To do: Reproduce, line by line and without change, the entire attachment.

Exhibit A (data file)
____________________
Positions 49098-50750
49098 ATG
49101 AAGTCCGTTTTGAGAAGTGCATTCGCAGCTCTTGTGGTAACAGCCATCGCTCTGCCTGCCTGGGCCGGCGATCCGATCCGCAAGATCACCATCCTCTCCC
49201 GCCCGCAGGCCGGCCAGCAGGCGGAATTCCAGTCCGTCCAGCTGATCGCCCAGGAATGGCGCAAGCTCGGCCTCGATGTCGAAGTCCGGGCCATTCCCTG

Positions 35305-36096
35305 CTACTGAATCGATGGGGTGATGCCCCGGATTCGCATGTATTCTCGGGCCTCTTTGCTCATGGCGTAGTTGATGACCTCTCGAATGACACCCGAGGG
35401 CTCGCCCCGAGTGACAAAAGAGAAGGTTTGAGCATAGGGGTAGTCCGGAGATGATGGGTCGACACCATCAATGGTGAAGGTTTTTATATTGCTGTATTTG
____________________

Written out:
Positions 49098-50750
49098 ATG
49101 AAGTCCGTTTTGAGAAGTGCATTCGCAGCTCTTGTGGTAACAGCCATCGCTCTGCCTGCCTGGGCCGGCGATCCGATCCGCAAGATCACCATCCTCTCCC
49201 GCCCGCAGGCCGGCCAGCAGGCGGAATTCCAGTCCGTCCAGCTGATCGCCCAGGAATGGCGCAAGCTCGGCCTCGATGTCGAAGTCCGGGCCATTCCCTG

Positions 35305-36096
35305 CTACTGAATCGATGGGGTGATGCCCCGGATTCGCATGTATTCTCGGGCCTCTTTGCTCATGGCGTAGTTGATGACCTCTCGAATGACACCCGAGGG
35401 CTCGCCCCGAGTGACAAAAGAGAAGGTTTGAGCATAGGGGTAGTCCGGAGATGATGGGTCGACACCATCAATGGTGAAGGTTTTTATATTGCTGTATTTG